Overcoming Your Fear of Street Photography in 31 Days

If you’ve ever gone out to try your hand at street photography you probably experienced your fair share of anxiety once you were out there. Taking photos of strangers, even on crowded city streets, takes practice and time, time that’s mostly spent getting over the natural fear of taking people’s photos without their permission. But the fact that it requires practice and time doesn’t mean that a few good tips won’t speed the process along significantly.

So, in the hope that you would stop missing phenomenal shots by simply not taking them, street photographer Eric Kim has put together a 31-day “program” of sorts that will walk you through the initial stages of becoming a street photographer. From identifying your specific fears to the final challenge of standing your ground in front of an angry subject who is threatening to call the cops and telling them to go ahead.

He’s put all 31-days into an ebook that he’s giving away for free, and all he’s asking in return is for some help getting it edited and looking pretty. Head over to his website and leave a comment if you’re looking to help better the book, or check out the entire PDF version by clicking here. And if you’re going to be taking on your fears of street photography this month, then good luck and happy shooting!

FREE EBOOK: 31 Days to Overcome Your Fear of Shooting Street Photography [Eric Kim Street Photography]

Image credit: Street Series: Cafe Manc by Caza_No_7

  • Tom Keliher

    If you post a photo on a website, blog, social media, you have made it commercial whether you get money for it or not. Because everything on the web is commercialized.

    The problem with so many young people today is they think they have a “right” to take photos of people minding their own business in public. No, you do not. Every moron with a cell phone thinks they are paparazzi or a photojournalist now.

    Lack of decency, respect, and morals is the way it is today. No longer are people courteous and mindful of what is right or wrong.

  • Steve

     It depends how you do it.  You can be rude with or without a camera.  You can also be polite and nice to people.  I don’t see that just because someone is taking photos it can be compared to starring someone down.

  • MikeC366

    I love street photography. I’m going to devour this with a fervor unseen before. 

    Here are a few of mine: 


  • Echostation3T8

    Commercial purposes meaning you are using said photos for an ad campaign or some similar nonsense. Posting pics to a photoblog or news service does not qualify.

    Also: I totally agree with your point about young idiots with cellphone. However I must point out that a fair amount of breaking news relies on said idiots as they are everywhere newsworthy things happen.. and good photogs are not always on scene.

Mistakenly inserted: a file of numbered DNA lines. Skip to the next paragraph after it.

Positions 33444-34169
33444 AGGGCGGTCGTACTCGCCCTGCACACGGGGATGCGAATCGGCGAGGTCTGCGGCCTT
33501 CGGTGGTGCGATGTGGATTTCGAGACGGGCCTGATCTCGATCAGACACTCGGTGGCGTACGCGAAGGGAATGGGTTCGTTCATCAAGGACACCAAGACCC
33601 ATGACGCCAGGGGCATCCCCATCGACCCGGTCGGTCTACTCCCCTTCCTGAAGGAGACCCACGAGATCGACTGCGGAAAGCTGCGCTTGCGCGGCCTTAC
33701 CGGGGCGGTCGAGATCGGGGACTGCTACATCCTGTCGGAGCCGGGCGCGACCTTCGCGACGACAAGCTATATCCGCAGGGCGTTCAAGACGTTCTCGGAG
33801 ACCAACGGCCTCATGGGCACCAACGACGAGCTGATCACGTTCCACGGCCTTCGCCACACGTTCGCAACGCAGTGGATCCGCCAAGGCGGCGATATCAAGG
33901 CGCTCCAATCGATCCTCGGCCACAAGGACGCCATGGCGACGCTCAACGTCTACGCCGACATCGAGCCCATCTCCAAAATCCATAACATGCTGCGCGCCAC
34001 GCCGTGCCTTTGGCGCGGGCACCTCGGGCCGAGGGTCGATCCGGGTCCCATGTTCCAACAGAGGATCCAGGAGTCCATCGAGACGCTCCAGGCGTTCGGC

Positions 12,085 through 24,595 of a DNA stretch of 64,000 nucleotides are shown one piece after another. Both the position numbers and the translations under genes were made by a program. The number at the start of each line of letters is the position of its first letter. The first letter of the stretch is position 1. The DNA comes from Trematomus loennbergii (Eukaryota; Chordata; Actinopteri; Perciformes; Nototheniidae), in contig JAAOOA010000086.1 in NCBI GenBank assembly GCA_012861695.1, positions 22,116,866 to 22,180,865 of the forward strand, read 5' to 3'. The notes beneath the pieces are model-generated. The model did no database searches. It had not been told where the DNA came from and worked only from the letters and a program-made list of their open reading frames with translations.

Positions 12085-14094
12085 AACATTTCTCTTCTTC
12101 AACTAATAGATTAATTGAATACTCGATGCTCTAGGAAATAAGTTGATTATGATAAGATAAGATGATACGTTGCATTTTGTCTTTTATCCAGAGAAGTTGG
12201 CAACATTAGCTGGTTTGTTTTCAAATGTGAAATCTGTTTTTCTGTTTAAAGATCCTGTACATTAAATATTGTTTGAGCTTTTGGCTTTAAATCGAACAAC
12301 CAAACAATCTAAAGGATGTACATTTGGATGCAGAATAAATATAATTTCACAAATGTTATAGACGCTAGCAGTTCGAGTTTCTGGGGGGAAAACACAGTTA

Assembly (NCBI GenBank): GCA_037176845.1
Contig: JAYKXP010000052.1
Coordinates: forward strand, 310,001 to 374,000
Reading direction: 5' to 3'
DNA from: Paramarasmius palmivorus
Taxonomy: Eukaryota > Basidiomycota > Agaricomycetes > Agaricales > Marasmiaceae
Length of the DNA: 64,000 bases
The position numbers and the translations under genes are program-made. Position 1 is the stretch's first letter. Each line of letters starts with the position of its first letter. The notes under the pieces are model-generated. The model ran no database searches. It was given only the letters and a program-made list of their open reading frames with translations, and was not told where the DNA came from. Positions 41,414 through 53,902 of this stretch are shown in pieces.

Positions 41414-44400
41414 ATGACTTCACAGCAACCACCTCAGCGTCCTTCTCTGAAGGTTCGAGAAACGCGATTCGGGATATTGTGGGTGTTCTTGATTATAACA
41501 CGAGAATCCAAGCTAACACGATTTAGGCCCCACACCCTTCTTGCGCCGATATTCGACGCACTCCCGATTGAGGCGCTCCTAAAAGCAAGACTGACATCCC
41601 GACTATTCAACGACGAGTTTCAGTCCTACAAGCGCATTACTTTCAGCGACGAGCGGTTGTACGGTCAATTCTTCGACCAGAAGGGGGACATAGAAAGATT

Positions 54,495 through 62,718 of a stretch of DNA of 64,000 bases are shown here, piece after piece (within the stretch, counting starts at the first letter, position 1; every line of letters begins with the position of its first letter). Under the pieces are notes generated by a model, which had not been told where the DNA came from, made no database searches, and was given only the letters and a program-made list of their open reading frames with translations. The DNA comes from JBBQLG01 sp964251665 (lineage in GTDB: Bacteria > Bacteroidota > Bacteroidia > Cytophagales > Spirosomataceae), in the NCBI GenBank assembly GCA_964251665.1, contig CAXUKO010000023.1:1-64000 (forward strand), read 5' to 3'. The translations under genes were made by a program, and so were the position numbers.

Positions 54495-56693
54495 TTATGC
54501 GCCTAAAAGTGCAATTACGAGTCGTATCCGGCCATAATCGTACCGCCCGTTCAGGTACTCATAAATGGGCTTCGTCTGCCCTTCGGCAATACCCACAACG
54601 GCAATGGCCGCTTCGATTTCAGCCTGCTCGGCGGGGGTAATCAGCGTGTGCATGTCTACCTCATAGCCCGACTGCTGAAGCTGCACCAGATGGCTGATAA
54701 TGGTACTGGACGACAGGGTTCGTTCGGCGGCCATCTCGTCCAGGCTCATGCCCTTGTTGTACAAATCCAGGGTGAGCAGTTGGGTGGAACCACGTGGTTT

• mishobaranovic

    I think your real problem is jealousy.  I think you and a few others here are jealous of his success. You know why his workshops sell out every time? It’s because he is the opposite of fake.  He is positive, open, inclusive and helpful.  He makes street photography fun. He cuts through all all the negativity and self-righteousness that infests online street photography.  

    I’d reserve character judgements until you’ve actually met the guy and had a beer, until then, it’s you that sounds a bit like an ‘obnoxious tool’. 

  • LokiDane

    I’ve only been doing street tog for a couple months now in Melbourne, Australia and have found the public quite welcoming. But where I’ve differed from some of the other street togs, all up in your face, pushing for a reaction, using an ultra wide lens as an excuse to get up close. I and the majority keep some personal space. We use 50 on a crop or 85 full. We don’t take a humiliating shot of somebody scoffing down a burger and I make sure if there’s a kid involved the parent is well aware of me b4 I even raise my pissy 60D. If I’m at the roller derby or cultural festival I make myself known to an organizer. We exchange emails and away I go. Any probs, go see Bob. He knows me.

    Eric showed common sense at the beginning of his program. But unfortunately i feel he got too greedy for the raw emotion at the end for my liking.

  • Van Go

    Street photography is already considered a classic – for 40+ years, people had appreciated photos of people doing unique moments and the like. In those 40+ years, had there been one incident of people complaining about their faces imprinted on quality photo paper? I don’t think so. I don’t hear people complaining about their privacy being invaded by some dude with a camera. Well, not a major news report about that, but still, I don’t see or hear any news regarding that.

    Mansgame, if you think street photography is illegal/crazy/unjustified/whatever, better keep it to yourself. You’ll just make a fool out of yourself. You and your narrow-minded views about street photography.

    Oh, and by the way, street photographers DON’T use a telephoto/zoom lens in capturing moments. >.< The paparazzi only use those huge chunks of glass for their "job." Read a li'l more, brah. ;) 

  • Kato

    The reason they are slime is because they harass people to get their pic, they stalk people, hide, set traps etc just to get their pic….street photographers don’t do that!!!!…there isnt a more interesting subject than a person just going about their daily life….and if u take a moment to study the pics u will see from the faces – it’s not staged – isn’t that what photography is about…capturing a moment…

  • csmif

    some of the greatest photographers of the 20th century would disagree with you.